Stroop Club, Vegan Caramel Stroopwafels – 2 pack


These vegan stroopwafels are made from a traditional Dutch recipe that incorporates all the best flavours, yet all ingredients are plant based. The most authentic vegan stroopwafels you’ll find outside of The Netherlands, Stroop Club’s vegan treats are just as gooey and delicious as those made with dairy or eggs, but you’re getting a plant based stroopwafels. Enjoy these on their own, as a crumble with berries, or let the flavour sing out on top of a cup of tea or coffee. These vegan stroopwafels are so good they won the award for best vegan snack in the World Plant Based Taste Awards in London, October 2021.

Goodness Goodies are delighted to be the first company to bring you these stroopwafels direct from the US into the UK. Available for wholesale too, just drop us an email for details on wholesale prices and info.

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Ingredients & Allergen info

Unbleached wheat flour (enriched with niacin, iron, thiamine, riboflavin, folic acid), glucose syrup, sustainably sourced palm oil (from Colombia), non-bone char sugar, soy flour, molasses, sea salt, oat fibre, Madagascar bourbon vanilla bean extract, cinnamon, soy lecithin, baking soda.

Allergy Advice:
– Contains wheat and soy flour
– Contains palm oil from sustainable sources
– Vegan

Stroop Club’s Vegan Caramel Stroopwafels

There are times when we all need a little sweet treat, and on those occasions, only a stroopwafel will do, and this moreish, caramel-filled Dutch snack is now available for vegans, thanks to Stroop Club.

Let’s take a closer look at these golden brown, delicious sandwich discs, from their history, how they’re made and why we have made it easier than ever to get your hands on an authentic-tasting Dutch stroopwafel.

What’s in a name?

Originally named ‘Goudsewafel’, the biscuits were originally created in the same town that gave us Gouda cheese.

Although they are heavenly today, the first stroopwafels were seen as a poor man’s food, made from scraps and offcuts from the bakery that were so dry that syrup was used to hold them together.

Over the decades, the recipe has evolved into the yummy waffle we know and love today.

Are they German or Dutch?

The stroopwafel is definitely Dutch, and in the 13th century, they were taken so seriously that a guild was created, allowing artisans to bake these yummy waffles.

The Daelmans family bakery are among the country’s most well-known makers of waffles, and have been in business since 1907.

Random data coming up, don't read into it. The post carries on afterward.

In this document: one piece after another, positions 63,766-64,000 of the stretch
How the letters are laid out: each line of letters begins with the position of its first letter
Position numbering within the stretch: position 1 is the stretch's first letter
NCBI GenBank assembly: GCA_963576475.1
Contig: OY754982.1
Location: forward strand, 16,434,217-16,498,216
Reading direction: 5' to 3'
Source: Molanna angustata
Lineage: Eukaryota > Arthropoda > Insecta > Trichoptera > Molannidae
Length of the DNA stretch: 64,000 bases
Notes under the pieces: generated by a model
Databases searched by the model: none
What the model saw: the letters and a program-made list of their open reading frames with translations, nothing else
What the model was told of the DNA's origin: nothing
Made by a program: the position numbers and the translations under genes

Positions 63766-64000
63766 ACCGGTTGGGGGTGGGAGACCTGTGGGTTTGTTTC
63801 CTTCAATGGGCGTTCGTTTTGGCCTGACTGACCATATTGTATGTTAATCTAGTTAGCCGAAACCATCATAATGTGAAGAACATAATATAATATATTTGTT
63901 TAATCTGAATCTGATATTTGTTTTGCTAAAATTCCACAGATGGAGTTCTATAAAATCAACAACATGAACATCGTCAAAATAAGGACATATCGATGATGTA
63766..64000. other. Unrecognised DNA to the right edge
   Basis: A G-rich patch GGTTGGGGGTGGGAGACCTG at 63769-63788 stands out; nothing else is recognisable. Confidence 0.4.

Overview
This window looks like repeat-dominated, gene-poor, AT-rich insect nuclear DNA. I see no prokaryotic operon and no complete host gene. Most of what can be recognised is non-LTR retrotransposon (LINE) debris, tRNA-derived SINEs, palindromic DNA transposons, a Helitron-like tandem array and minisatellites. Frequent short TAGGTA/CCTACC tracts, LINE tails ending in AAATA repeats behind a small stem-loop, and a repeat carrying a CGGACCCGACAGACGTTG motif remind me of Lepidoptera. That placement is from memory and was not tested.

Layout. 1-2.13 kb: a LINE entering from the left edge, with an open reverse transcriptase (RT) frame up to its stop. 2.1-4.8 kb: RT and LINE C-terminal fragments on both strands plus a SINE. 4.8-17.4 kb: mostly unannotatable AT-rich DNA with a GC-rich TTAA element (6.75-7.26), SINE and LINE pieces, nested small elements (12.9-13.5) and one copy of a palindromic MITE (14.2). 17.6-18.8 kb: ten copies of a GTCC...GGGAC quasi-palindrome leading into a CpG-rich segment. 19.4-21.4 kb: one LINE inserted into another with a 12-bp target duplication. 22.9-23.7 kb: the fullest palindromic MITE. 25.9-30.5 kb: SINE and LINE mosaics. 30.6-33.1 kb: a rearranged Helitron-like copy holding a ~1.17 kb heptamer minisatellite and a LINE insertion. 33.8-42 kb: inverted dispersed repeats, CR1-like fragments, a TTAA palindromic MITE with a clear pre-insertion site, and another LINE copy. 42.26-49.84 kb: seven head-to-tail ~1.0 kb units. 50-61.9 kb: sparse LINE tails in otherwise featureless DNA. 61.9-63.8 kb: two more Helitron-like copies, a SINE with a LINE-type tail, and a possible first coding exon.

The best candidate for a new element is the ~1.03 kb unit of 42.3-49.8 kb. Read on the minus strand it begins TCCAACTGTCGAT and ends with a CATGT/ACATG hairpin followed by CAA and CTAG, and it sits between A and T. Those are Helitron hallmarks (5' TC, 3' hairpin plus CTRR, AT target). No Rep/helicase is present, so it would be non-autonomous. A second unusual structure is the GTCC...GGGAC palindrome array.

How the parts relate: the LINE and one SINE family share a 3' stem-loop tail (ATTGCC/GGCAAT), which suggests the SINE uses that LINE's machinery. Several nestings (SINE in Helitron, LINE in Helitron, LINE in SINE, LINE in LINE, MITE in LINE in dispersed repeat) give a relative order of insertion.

This company is responsible for the call to ‘wake the waffle’ by placing store-bought versions which of course are cold, over the top of a hot drink.

The steam warms up the biscuit and the filling, transforming the snack into a delicious blend of crispy and gooey gorgeousness, and gets you as close as possible to authentic Dutch stroopwafels!

Vegan versions

Stroop Club’s vegan versions contain no artificial colours and are made with unbleached wheat flour that’s been enriched with niacin, iron, thiamine, riboflavin and folic acid – who said a sugary treat couldn’t include good stuff?

They also contain glucose syrup, sustainably sourced palm oil from Colombia, non-bone char sugar, soy flour, molasses, sea salt, oat fibre, Madagascar bourbon vanilla bean extract, cinnamon, soy lecithin and baking soda.

The key ingredient: a waffle iron

People in the Netherlands probably knock up thousands of these syrup waffles every year, but if you fancy making stroopwafels, one of the key ingredients isn’t butter, yeast, eggs, flour or cinnamon.

It’s a waffle or pizzelle iron – and without the right kind, you won’t get the right waffle. You need one that has lots of small squares, rather than the big deep ones that you see in the larger waffles sold at the seaside, for example.

Brown sugar, cake flour and sugar syrup – a delicious combination!

Recreating the authentic taste of Dutch stroopwafels also means getting your hands on witte basterdsuiker, or caster sugar, zeeuwse bloem, or Dutch cake flour, and keukenstroop, better known as Dutch molasses, an alternative to maple syrup made from sugar syrup and glucose syrup.

You will also need bruine basterdsuiker (brown sugar) and roomboter, better known as unsalted butter.

Much easier to stock up with us! We offer nationwide delivery both in the UK, and beyond and aim to fulfil all orders by the next working day.

How do you eat a stroopwafel?

First things first, it’s worth waiting a couple of minutes so you can enjoy that characteristic sweet taste without burning your mouth – no delicious snack food should be painful!

You can dip your stroopwafel in a cup of your favourite hot beverage – warming them over a hot drink, such as a cup of tea or coffee is particularly popular.

Dunk it or fill it

You can dunk it in your fave plant milk, or vegan chocolate, fill it with vegan ice cream, or stuff it with additional items or ingredients, such as fruit or honey.

It’s up to you. You can stick to only our serving suggestions for your toasted waffles, or experiment with your own.

Why is a stroopwafel so good?

Stroop Club’s delicious snack isn’t just delicious, it’s sustainable and ethical, and lets you indulge your sweet tooth without loading up on artificial colours or compromising your principles.

From the crispy biscuit to the moreish caramel filling, they’re an indulgent treat from the first bite to the last.

PS If you’re looking for wholesale prices and information, just drop us an email at for details or call (00) 44 7796 932374.

Additional Information
Weight 60 g


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